Tribe: Seminole / Mvskoke-Creek
Based In: Tacoma, WA
About the Art
AKVNCYPV (ah-kuhn-juh-buh) is a mvskoke word meaning a place in this direction that is lower than another.
AKVNCYPV is a sewn tapestry installation designed to view in four different perspectives starting with the top construction of the sewn piece while also including the invitation to view the chaotic and frayed looking backside in addition to the ceiling and floor views. The free-floating 4’x4’ cotton tapestry includes two sewn pockets to create a suspended display which allows the viewer to move around both the front and the backside of the piece. Shown as a welcoming tapestry, AKVNCYPV playfully allows the viewer to see the constructed final design as well as the collaboration of many stitches and fabric pieced, cut and re-woven together in order to create a beautiful final display. AKVNCYPV is primarily constructed using Seminole patchwork design inspired by the colors (red, yellow, white & black) of the generational teachings of the Native medicine wheel. Using Seminole design symbols that reference the sky and the earth creates vibrant color bands which additionally reference sacred medicines that correlate to specific color directions within the medicine wheel; Cedar, Sweetgrass, Tobacco and Sage. This installation pays tribute to the individuals that taught the younger generations before us and through us, their teachings continue to be revitalized and taught to the next.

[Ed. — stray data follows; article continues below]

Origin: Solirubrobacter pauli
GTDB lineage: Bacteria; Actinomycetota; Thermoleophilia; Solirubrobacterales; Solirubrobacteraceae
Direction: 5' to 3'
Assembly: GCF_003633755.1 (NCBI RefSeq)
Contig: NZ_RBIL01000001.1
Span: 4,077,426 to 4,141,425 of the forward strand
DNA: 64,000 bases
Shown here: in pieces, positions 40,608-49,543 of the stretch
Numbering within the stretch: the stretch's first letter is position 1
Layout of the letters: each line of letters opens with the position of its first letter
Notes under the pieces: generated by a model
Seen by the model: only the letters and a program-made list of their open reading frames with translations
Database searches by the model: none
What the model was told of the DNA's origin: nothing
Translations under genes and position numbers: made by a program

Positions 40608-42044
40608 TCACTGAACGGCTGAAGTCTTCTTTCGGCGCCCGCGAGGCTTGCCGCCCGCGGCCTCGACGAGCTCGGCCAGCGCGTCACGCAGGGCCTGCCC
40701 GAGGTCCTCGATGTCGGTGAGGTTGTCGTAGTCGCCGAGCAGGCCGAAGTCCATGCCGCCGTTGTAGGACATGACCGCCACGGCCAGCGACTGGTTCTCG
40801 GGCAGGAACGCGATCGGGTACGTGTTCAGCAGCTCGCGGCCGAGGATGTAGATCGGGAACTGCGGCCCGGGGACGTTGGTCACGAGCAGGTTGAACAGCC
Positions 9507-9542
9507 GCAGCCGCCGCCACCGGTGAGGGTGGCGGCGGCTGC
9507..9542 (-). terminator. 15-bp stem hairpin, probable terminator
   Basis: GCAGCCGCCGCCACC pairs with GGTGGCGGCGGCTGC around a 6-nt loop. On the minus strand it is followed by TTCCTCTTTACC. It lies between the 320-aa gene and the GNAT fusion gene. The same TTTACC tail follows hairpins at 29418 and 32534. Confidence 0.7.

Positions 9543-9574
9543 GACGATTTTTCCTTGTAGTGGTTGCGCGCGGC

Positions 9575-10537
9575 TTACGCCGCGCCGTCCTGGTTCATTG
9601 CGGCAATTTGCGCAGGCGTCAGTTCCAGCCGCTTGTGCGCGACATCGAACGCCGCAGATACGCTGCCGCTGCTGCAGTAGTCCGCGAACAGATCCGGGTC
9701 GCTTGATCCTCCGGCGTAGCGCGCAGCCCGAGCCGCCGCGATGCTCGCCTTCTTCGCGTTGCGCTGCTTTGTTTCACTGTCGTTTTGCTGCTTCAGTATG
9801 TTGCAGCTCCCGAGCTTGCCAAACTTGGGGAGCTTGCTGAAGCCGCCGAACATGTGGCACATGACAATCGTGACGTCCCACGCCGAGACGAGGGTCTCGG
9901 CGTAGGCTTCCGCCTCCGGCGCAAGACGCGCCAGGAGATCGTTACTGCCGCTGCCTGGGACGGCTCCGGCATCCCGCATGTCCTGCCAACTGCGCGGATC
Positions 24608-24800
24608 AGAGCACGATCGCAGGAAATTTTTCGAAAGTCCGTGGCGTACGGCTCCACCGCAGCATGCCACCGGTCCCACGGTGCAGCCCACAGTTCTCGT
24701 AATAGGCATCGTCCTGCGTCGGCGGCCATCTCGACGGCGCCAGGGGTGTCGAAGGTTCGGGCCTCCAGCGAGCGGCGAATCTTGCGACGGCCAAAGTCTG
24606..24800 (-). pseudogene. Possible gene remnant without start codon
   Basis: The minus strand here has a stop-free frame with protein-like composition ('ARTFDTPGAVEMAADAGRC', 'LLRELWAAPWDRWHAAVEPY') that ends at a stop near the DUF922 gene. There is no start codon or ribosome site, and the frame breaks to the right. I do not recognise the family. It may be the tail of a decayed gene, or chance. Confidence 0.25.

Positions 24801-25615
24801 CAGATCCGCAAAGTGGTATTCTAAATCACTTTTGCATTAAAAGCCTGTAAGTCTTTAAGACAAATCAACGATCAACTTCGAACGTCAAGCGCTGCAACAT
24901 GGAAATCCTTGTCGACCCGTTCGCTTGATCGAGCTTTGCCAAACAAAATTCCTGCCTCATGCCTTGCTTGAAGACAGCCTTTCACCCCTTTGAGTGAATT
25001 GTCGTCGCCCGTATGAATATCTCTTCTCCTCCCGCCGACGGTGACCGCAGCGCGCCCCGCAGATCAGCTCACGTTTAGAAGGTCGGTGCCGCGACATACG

About the Artist
My art merges traditional Seminole/Creek Patchwork design with other aspects of my heritage, my lust for texture, and influential cultures surrounding and shaping me growing up. Being raised in Alaska was wonderful however my own culture and family felt very removed from me growing up. My family became those chosen by me. Social activism, fringe music scenes, and underground art movements became my social outlet. As an adult I have had the privilege to embrace my own culture and find balance between the influences that shaped me and the roots of my heritage. Reuniting with my family, my own tribe - especially through art, dance, music and language - has healed my sense of belonging. My art work now finds that balance in nodding to tradition, cultivating the new and being content with the current. Designs carried out through blends of new fabric, patterns, textiles and hemlines, all the while keep the precision and the delicate intricacies of patchwork tradition in the forefront.